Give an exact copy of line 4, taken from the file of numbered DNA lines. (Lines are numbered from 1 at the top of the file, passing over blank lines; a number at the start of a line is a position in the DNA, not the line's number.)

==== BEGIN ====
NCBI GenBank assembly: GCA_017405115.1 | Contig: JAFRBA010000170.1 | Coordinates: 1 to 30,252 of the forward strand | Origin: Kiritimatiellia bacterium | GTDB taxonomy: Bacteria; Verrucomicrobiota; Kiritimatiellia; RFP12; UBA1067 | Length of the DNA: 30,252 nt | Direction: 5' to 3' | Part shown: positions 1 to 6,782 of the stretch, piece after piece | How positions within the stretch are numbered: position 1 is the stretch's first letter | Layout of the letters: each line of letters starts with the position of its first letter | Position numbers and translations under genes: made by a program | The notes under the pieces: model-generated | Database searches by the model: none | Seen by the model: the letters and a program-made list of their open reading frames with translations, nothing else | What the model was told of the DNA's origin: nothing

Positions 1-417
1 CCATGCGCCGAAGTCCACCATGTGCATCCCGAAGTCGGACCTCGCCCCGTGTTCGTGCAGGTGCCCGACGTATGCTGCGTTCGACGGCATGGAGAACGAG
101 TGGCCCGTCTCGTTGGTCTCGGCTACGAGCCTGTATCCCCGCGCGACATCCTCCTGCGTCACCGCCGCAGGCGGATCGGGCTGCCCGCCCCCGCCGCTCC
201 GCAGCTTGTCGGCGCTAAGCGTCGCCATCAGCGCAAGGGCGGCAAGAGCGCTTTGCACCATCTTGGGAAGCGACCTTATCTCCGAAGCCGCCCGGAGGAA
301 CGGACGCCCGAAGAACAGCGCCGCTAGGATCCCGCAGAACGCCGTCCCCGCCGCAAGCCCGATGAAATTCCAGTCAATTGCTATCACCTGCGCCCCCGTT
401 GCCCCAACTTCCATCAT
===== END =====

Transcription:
101 TGGCCCGTCTCGTTGGTCTCGGCTACGAGCCTGTATCCCCGCGCGACATCCTCCTGCGTCACCGCCGCAGGCGGATCGGGCTGCCCGCCCCCGCCGCTCC